One of the challenges presented by advancing communications tools like our smartphones is that it is so easy to do a lot of our work pretty much anywhere we are connected to a data network. Mobile phones made us easier to call and increasing data coverage makes it easier for us to remain in contact with email, instant messaging, social networks and the likes of Twitter. My E71 has software installed to make it easy for me to send and receive email pushed to my device using Nokia Email, keep in touch on Twitter using Gravity and message my contacts on a variety of instant messaging services using Nimbuzz (I haven’t reinstalled Fring since I got my phone back from repairs). I can be totally connected. The reason why this all presents a challenge is because it is so easy to forget to unplug from our work and take a break from it all.
This was the theme of Nokia’s E75 launch event yesterday at the Skin Sense Day Spa in Rivonia yesterday. It was all about work-life balance and how the E75 is a device that is geared for helping you achieve that. I can see how Nokia tries to market the phone partly as such a device but mostly I think it is more important to develop better habits than it is to pick a specific device. That being said, the E75 has functionality which does make it easier to close the office door.
The launch event started with a talk from Clinton Jacobs from BMI-Techknowledge. I tend to be a little skeptical of industry analysts. They seem to position themselves just ahead of the mainstream adoption curve so they retain some degree of plausible deniability in case their vague predictions turn out to be false. I sometimes see them as pseudo PR people who subtly create markets for stuff under the guise of research.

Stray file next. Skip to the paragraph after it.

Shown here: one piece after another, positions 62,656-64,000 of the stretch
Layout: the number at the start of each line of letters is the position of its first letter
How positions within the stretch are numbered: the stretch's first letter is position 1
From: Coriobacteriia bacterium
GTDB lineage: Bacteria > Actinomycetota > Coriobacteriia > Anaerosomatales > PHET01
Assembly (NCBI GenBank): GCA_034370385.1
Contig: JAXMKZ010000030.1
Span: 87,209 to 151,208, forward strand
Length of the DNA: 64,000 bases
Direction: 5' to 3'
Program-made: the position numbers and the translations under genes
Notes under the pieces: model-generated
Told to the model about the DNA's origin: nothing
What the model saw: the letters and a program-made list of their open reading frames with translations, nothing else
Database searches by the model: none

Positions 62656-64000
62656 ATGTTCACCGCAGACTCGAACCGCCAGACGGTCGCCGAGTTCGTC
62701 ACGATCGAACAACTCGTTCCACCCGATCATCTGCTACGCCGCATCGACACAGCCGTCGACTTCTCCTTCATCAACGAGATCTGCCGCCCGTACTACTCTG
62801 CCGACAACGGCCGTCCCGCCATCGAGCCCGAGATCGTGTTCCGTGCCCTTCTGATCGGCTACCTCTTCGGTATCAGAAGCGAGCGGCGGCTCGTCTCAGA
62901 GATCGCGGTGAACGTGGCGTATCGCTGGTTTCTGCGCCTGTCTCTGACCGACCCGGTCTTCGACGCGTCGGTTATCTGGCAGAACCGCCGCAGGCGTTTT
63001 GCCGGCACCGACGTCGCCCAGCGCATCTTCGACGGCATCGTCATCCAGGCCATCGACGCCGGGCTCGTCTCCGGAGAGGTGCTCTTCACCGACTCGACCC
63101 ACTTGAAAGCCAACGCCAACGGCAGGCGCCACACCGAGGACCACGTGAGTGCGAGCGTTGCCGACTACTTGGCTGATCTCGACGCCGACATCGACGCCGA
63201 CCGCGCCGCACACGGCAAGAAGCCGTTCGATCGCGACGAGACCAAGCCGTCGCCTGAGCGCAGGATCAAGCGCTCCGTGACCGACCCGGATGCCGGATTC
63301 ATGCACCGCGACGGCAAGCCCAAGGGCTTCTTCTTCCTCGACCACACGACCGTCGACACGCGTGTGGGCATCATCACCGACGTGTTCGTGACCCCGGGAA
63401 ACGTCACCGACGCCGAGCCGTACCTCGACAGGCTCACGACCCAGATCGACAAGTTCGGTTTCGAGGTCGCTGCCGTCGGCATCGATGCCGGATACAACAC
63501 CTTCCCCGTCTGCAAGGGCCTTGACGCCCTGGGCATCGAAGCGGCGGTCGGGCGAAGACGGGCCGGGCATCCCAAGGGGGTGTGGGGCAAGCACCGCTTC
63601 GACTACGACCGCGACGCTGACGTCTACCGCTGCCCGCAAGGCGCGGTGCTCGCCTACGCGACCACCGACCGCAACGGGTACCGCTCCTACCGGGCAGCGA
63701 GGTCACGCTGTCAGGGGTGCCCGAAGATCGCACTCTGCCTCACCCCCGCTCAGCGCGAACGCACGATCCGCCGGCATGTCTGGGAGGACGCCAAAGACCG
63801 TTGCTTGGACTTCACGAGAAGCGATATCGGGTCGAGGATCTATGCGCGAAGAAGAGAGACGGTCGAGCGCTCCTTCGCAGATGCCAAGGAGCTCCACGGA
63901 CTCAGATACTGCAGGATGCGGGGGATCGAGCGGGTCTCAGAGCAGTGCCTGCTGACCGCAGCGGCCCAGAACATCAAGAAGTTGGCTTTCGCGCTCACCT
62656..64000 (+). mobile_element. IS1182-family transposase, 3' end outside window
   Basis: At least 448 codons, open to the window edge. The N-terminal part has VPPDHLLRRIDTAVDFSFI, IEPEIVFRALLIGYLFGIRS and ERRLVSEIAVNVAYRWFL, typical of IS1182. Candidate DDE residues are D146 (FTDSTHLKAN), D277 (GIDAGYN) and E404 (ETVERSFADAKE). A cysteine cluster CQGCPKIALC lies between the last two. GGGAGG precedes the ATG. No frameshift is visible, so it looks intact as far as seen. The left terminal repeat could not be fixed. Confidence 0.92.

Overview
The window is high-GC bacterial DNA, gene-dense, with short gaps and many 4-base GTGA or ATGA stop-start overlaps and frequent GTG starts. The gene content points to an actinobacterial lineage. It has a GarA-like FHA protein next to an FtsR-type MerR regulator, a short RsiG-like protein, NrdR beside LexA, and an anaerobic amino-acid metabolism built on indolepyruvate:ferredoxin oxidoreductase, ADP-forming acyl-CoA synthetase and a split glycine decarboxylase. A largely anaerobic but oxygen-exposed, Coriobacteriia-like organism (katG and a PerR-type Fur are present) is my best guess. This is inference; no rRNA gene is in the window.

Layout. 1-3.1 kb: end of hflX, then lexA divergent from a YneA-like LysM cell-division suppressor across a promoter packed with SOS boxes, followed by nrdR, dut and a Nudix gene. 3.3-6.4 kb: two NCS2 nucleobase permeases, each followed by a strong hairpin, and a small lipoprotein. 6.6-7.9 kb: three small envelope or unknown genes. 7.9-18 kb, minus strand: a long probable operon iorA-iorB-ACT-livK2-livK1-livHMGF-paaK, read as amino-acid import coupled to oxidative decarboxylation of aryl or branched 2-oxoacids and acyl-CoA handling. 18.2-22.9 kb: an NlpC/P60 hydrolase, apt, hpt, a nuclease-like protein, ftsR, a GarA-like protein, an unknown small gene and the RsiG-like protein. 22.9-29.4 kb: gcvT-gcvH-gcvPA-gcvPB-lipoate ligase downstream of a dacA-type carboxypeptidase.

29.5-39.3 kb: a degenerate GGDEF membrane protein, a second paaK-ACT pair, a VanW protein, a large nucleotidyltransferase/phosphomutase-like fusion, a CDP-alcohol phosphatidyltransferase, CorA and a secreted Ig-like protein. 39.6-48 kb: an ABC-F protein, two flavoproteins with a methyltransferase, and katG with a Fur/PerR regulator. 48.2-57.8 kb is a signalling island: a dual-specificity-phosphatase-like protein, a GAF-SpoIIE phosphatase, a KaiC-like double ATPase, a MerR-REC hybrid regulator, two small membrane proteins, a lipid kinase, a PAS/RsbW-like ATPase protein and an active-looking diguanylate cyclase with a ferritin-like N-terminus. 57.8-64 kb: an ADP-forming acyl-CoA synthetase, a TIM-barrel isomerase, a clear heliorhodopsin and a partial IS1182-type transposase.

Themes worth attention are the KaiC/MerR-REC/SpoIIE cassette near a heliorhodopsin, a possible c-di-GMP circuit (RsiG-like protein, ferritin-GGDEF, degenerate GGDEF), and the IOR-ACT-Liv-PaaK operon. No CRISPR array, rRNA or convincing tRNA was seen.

Clinton Jacobs from BMI-Techknowledge
Clinton spoke about his research and observations on the work-life balance and mobile devices and services generally. As technology evolves we can expect to see greater convergence on a number of levels, including devices themselves. There is also an increasing blurring of the lines between work and leisure.
Social networks and messaging tools are increasingly available on mobile devices in more meaningful formats. That being said, no single device will satisfy all needs. There is a trend towards fewer devices that meet most of our needs. Converged, capable devices have applications as thin clients for Web applications, location based services, in unified communications and in cloud computing environments.
Jacobs spoke about cloud computing and virtualisation trends as having potential. This shouldn’t be news to anyone using social services online in any meaningful way and his comments about these two trends was a reminder how ahead of the curve the SA online community is.
While there is definitely an increasingly mobile workforce it is important not to overstate certain trends. Jacobs spoke about smartphones
become becoming [Editorial: There are days I wonder how I managed to do so well in English in school with grammar like this!] laptop replacements alternatives to laptops with 3G access [Update: I have discovered that I misquoted Jacobs, he wasn’t saying smartphones are laptop replacements, rather that they offer an alternative to laptops with 3G access]. This is typical analyst speak and not entirely correct unless your business needs are relatively limited and you are comfortable working off a mobile device on an ongoing devices. I love my E71 and almost all my mobile devices and as much as I fantasise about working on these small devices, nothing quite compares to my MacBook when it comes to certain tasks. These devices still lack the power, the form factor and the applications to replicate a laptop.